Jerrycans: The Leaky Faucet of Your Fuel Management System

Posted by SM2 Superfan on 7-Dec-2021 10:39:45 AM

thief in camo stealing fuel in jerrycan which can be prevented with SM2-FUEL management from Coencorp


If jerrycans are a fact of your fleet life, you know how hard it is to keep track of the fuel they consume. You’ve probably resigned yourself to accepting the lack of accountability that comes with jerrycan use as a necessary evil. 

We’re here to tell you it doesn’t have to be this way. The fuel dispensed via jerrycans can be tracked and managed accurately and cost-effectively. Read on to learn how. 

Your Fuel Management System's Blind Spot

As a fleet manager, your success depends in no small part on controlling costs, and fuel is a major cost of operating a fleet, second only to maintenance. 

Accordingly, you’re doing everything possible to manage in-house fueling tightly. You may have played a part in selecting an automated fuel management system. You researched the available systems and vendors. Selected the most suitable one. Deployed the system. Trained staff on how to use it. 

After ironing out a few wrinkles, your fuel management system is operational and doing well for the most part. It’s likely doing a decent job of tracking and reporting on your vehicles’ consumption and inventories. 

But all is not perfect. In commercial fleet operations, the use of jerrycans is often unavoidable. Fuel dispensed to jerrycans is nearly impossible to track, creating a constant headache. Like the proverbial leaky faucet, the endless drip, drip, drip of fuel consumed by jerrycans is a nagging annoyance.  

And it’s not just jerrycans; you may be dealing with all sorts of gas-powered tools:

  • lawnmowers
  • chainsaws
  • blowers and vacuums
  • pressure washers
  • trimmers
  • handheld sweepers

Over time, it adds up to significant volumes poured into a black hole of accountability. 

Why Standard Fuel Management Systems Fall Short

To get a clear picture of the solution, it helps to consider a standard fuel management system configuration. The classic refuelling operation goes something like this: 

  • A user drives up to a fuel island terminal near the dispensers. 
  • The user identifies him/herself and the vehicle to the system; this is done by some combination of keypad entry and RFID card or key fob (note: in a classic setup, the card reader is surface mounted either on the outside or inside the fuel island terminal enclosure). 
  • The system confirms the entered credentials. 
  • After optional odometer and/or engine hours entry, the requested dispenser is unlocked and fueling proceeds. 

Regrettably, this standard setup cannot handle jerrycans very well because jerrycans are typically general purpose for use across the organization by anyone who needs them, so assigning jerrycans unique ID numbers as you do for vehicles is impractical. 

Further, many fuel management systems have a limit on the number of vehicles they can handle so consuming vehicle “slots” for jerrycans is wasteful, especially if you have a large number of them. 

How Should Fuel Management Be Done?

SM2-FUEL solves this problem with a unique configuration of RFID readers and tags. 

First, in lieu of (or in addition to) the standard surface-mounted card reader, the fuel island terminal is supplied with a rugged, corded RFID reader. 

This reader is attached to the fuel island terminal by an industrial-grade coiled cable cut to any desired length, typically 12 feet. The reader can be attached directly to the terminal or routed to it via a conduit, as seen in the installation pictured below. fuel island terminal fuel management system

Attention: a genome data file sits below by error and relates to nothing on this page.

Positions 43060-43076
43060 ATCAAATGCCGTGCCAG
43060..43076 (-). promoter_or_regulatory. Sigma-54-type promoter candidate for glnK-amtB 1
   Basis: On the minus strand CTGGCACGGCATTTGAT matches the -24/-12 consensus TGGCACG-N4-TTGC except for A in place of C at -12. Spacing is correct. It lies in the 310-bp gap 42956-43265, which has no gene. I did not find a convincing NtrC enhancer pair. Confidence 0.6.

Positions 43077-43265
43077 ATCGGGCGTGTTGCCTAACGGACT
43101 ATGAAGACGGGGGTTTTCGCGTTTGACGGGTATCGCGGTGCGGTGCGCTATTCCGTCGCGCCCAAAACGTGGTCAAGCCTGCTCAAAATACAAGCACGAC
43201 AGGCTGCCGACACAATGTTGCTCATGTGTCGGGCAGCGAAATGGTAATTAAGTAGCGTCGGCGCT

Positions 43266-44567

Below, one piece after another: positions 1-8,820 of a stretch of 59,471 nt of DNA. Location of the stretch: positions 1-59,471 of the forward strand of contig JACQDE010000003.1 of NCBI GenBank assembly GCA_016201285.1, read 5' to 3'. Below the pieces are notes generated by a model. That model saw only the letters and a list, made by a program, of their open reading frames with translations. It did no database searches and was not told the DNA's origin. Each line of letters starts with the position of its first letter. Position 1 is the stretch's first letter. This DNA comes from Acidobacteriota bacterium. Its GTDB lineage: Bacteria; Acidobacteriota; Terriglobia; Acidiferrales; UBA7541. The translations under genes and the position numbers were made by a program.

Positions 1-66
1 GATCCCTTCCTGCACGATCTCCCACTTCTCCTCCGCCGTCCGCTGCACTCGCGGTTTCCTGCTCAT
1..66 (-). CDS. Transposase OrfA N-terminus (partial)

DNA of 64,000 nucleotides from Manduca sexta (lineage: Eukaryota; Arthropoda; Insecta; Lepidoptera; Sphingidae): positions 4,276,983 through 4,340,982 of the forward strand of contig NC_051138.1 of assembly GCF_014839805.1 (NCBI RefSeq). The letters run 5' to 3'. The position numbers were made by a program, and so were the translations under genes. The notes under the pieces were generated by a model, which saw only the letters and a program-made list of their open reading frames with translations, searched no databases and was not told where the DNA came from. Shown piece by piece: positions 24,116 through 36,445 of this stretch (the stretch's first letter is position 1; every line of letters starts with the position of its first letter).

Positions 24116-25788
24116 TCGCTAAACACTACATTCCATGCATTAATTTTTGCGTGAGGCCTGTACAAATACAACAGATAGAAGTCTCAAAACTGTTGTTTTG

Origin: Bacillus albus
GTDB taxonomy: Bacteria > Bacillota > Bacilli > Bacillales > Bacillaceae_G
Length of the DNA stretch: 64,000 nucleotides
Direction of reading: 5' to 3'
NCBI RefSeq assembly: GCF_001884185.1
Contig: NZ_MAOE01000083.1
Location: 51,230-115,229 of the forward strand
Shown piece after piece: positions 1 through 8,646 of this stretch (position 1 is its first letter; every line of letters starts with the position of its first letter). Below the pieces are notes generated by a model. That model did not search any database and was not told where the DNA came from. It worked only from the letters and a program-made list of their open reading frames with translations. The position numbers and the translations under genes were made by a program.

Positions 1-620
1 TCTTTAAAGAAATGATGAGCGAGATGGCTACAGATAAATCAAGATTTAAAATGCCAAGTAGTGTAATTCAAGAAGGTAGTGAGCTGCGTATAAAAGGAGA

Next, inexpensive disc-shaped RFID tags are fastened to jerrycans, lawnmowers, chainsaws, and other gas-powered small tools—anything that uses fuel. These tags serve exactly the same purpose as barcode labels, only better because they can be read in any orientation and are unaffected by dirt, grime, mud, etc. 

The tags cost only a few dollars each, allowing the tracking of hundreds of jerrycans and gas-powered tools cost-effectively. hand holding coencorp rfid disc SM2-FUEL management

With a minor difference, the jerrycan (or gas-powered tool) fueling operation is identical to the standard sequence: 

  • A user needing fuel presents herself at the fuel island terminal. 
  • She identifies herself to the system as before. 
  • At the vehicle identification step, she scans the RFID disc permanently fastened to the jerrycan (which is now done easily thanks to the corded reader) 
  • The requested dispenser is unlocked, and fueling proceeds. 

Instead of a standard configuration fixed RFID reader, the fuel island terminal is fitted with a rugged, corded reader. The reader is attached to the terminal by a coiled electrical cable, allowing the RFID disc to be scanned easily. 

This configuration delivers several benefits: 

  • Fuel dispensed to jerrycans and gas-powered tools can now be tracked accurately. 
  • Jerrycan and gas-powered consumption can be attributed to departments or cost centers. 
  • Because the RFID disc is permanently fastened to the jerrycan or gas-powered tool, the equipment must be physically present, thereby reducing the possibility of fraud. 
  • No keypad entry makes refuelling quick and easy—system users love it. 
  • Increased accountability tends to keep employees honest and managers happy. 

Take the First Step to automate your fuel management

A jerrycan by itself does not represent a big volume of fuel. But combine enough of them with a lack of tracking and management, and those little jerrycans become a big problem. Luckily there is a solution beyond what the run-of-the-mill fuel management system offers. SM2-FUEL fulfils the promise of end-to-end fuel inventory management with an inexpensive, easy-to-implement solution. 

Contact us today to discuss how we can help fix the leaky faucet in your fuel management efforts.